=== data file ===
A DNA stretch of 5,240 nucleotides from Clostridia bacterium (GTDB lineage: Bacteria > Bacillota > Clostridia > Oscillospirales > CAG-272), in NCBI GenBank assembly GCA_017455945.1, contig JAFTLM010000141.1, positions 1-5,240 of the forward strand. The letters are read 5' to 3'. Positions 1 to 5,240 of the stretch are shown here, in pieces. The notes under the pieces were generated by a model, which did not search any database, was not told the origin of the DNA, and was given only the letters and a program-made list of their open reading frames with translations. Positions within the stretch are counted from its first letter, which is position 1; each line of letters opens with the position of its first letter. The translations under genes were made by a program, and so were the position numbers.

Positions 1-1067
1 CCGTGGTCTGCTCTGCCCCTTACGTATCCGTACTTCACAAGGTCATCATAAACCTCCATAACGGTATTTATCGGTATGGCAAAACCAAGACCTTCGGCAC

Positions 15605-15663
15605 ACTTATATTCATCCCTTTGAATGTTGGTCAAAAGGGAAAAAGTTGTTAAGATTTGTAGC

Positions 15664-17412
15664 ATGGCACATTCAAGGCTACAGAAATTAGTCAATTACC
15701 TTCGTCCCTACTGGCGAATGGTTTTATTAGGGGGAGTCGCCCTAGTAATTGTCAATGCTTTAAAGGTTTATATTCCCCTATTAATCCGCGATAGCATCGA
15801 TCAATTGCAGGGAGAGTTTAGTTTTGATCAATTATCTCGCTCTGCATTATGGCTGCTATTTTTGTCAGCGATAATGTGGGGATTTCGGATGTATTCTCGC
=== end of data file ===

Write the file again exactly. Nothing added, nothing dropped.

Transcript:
A DNA stretch of 5,240 nucleotides from Clostridia bacterium (GTDB lineage: Bacteria > Bacillota > Clostridia > Oscillospirales > CAG-272), in NCBI GenBank assembly GCA_017455945.1, contig JAFTLM010000141.1, positions 1-5,240 of the forward strand. The letters are read 5' to 3'. Positions 1 to 5,240 of the stretch are shown here, in pieces. The notes under the pieces were generated by a model, which did not search any database, was not told the origin of the DNA, and was given only the letters and a program-made list of their open reading frames with translations. Positions within the stretch are counted from its first letter, which is position 1; each line of letters opens with the position of its first letter. The translations under genes were made by a program, and so were the position numbers.

Positions 1-1067
1 CCGTGGTCTGCTCTGCCCCTTACGTATCCGTACTTCACAAGGTCATCATAAACCTCCATAACGGTATTTATCGGTATGGCAAAACCAAGACCTTCGGCAC

Positions 15605-15663
15605 ACTTATATTCATCCCTTTGAATGTTGGTCAAAAGGGAAAAAGTTGTTAAGATTTGTAGC

Positions 15664-17412
15664 ATGGCACATTCAAGGCTACAGAAATTAGTCAATTACC
15701 TTCGTCCCTACTGGCGAATGGTTTTATTAGGGGGAGTCGCCCTAGTAATTGTCAATGCTTTAAAGGTTTATATTCCCCTATTAATCCGCGATAGCATCGA
15801 TCAATTGCAGGGAGAGTTTAGTTTTGATCAATTATCTCGCTCTGCATTATGGCTGCTATTTTTGTCAGCGATAATGTGGGGATTTCGGATGTATTCTCGC